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I am new and interested in car driving.

I have seen several videos using hand brake for, turns, drifting, parallel parking by race car drivers, donuts etc, to prove the ability of what a vehicle/driver can do.

But, I have heard/read that, using handbrake often, will cost a lot if that system is damaged.

I am not satisfied by what I have heard.

If, it is going to cost a lot, then how people are using it?

May be using in proper manner in all cases, will not damage the system? If not, is it possible to achieve the performance with minimal wear and tear?

Could some one share some inputs on this one on, how bad the wear and tear to the system will be, with different differential system.

Thanks.

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First of all, realize the handbrake in and of itself is used for holding the vehicle, not stopping the vehicle. You could possibly use it in an emergency if so needed, but that's most likely a once in a lifetime ordeal. If it's a dedicated hand brake, there's very little friction material or surface area on the drum/disk to actually do the job. If it's a shared hand brake (one where it's used for braking under normal use and for holding as for the handbrake), there only a little bit more friction material or surface area. Under normal use, the rear brake pads are used for about 30-35% of the braking for the entire vehicle (the fronts do the rest). This is the reason they are smaller without much friction materials. To continually use the handbrake will cause a huge amount of wear and will destroy the friction material it uses well before its time, because it's getting used for something it wasn't designed to do (ie: stopping the vehicle). This applies to either handbrake solution.

How much damage will occur? It isn't that it will cause damage, per se, but rather it will wear the braking items out much faster by doing this. The factors involved are: how much it's used like this; how big the car is; how fast are you going when you pull the handle; what type of friction materials are involved; etc; etc; etc. There is no equation which is going to give you an "if I do this 20 times, my brakes will be shot" type of output. There's just no way of telling. Just know, it's going to happen much quicker. Realize, since a dedicated handbrake sees very little frictional wear ever, any abuse of it is going to cause severe wear. There's just no way around it.

The big thing you need to be made aware of is in most of the situations (if not all) you pointed out in your question don't use a parking brake to do the deed. They have a separate braking caliper along with a braking handle which allows them to operate either side independently, then still have normal braking besides. A system could look something like the following image:

enter image description here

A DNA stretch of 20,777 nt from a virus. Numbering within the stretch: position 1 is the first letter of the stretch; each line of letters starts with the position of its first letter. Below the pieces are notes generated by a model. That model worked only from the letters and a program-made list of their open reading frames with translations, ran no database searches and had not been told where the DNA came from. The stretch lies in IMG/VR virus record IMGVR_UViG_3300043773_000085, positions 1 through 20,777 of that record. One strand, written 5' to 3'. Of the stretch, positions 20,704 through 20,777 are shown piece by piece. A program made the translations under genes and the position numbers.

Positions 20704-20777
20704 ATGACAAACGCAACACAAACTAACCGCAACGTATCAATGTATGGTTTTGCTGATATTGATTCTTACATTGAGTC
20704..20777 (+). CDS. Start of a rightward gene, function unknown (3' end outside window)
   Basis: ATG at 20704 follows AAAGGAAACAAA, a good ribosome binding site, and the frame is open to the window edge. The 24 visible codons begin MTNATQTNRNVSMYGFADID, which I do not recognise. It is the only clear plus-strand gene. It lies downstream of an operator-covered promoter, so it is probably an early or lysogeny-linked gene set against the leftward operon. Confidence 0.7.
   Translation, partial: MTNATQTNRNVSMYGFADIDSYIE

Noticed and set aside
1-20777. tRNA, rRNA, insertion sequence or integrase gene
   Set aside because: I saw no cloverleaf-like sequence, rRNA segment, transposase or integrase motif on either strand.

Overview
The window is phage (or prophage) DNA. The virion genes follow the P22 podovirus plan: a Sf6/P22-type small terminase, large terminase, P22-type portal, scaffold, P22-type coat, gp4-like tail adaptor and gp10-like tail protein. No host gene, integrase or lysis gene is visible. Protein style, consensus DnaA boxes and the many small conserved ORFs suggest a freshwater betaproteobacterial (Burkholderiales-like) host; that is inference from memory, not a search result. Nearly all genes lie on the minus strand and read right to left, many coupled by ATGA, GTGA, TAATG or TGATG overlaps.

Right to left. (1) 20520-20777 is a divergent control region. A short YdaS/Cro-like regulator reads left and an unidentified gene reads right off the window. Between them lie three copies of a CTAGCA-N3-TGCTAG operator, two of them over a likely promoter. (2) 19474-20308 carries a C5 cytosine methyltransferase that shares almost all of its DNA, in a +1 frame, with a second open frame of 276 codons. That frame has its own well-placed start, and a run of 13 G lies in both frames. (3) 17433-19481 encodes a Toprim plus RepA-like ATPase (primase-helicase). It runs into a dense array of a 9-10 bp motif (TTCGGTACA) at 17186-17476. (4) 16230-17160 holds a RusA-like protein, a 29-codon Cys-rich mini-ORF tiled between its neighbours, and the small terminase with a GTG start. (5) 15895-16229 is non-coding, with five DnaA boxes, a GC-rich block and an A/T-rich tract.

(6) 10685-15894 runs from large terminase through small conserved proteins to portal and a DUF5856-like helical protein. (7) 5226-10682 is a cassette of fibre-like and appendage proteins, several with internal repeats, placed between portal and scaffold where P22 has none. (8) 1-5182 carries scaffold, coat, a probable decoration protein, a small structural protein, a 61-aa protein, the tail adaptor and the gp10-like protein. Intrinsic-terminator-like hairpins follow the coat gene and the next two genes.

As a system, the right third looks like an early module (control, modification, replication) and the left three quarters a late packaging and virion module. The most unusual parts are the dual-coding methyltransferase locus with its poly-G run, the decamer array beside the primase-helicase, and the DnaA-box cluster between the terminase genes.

Plus they use a braking mechanism which could look something like this:

enter image description here

When you push on the handle it applies brakes to one side of the car, while when you pull the handle it applies brakes to the other side. In other words, they never use the emergency brake at all, which is the typical way drifters and the like will manage their braking needs.

  • Hi @PAULSTER2, thx for the reply. I saw some videos from utube for BMW. bit.ly/2pFyN9x and bit.ly/1rYcFSl. I have seen only single caliper mounted both rear and front. And lot more videos too. For some turns, they used handbrake. I am struggling to match the above one with the videos. Could u pls clarify a little more, with respect to these ones. So, I can understand better. Thx. – NANDAKUMAR Mar 25 '18 at 4:10
  • @NANDAKUMAR - I'm not saying people don't do it. I'm saying it's really bad for using the parking brake for anything other than parking. I would suggest in the Pennzoil commercial, they are using the parking brake more for visual effect than they are for true braking ability. One other thing, look at 1:53 of the same video. It states: "Professional driver on a closed course. Do not attempt. Respect all traffic laws and never drive recklessly." If you want to learn how to drive a car correctly, go to a driving school. Don't depend on YouTube videos for your education. – Pᴀᴜʟsᴛᴇʀ2 Mar 25 '18 at 12:05
  • I don't really disagree with anything that you said, but if it's true that using the handbrake just causes more wear to friction surfaces, then those specific parts (brake discs and pads) are intended to be replaceable with fairly little work anyway, so it doesn't sound like something that should be considered a big problem. – Dolda2000 Nov 12 '18 at 17:30
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One more aspect to consider.. if a handbrake is used to stop the rear wheels on a four wheel drive car, you can potentially destroy the center differential (especially on Subarus).

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I have seen hand brakes fail more due to lack of use, which can cause the linkage to freeze up after having been exposed to water, but I have never heard of excessive use causing a problem. It's intended to be used every time the vehicle is parked. Repairing worn out hand brake pads should not be any more costly than regular brake servicing. Driving with the hand brake on and then needing to replace the rear brake parts used by the hand brake is a fairly common occurrence.

The hand brake can share the rear brake shoes or it can have dedicated brake shoes or pads depending on the vehicle. It's not meant to be used for normal braking since rear only brakes are hazardous, and in the case of separate handbrake pads or shoes, they don't have as much wearable surface or heat handling capacity as the rear brakes, which are usually already much smaller than the front brakes.

It low speeds this should not be an issue, and replacement is as easy as normal rear brake servicing.

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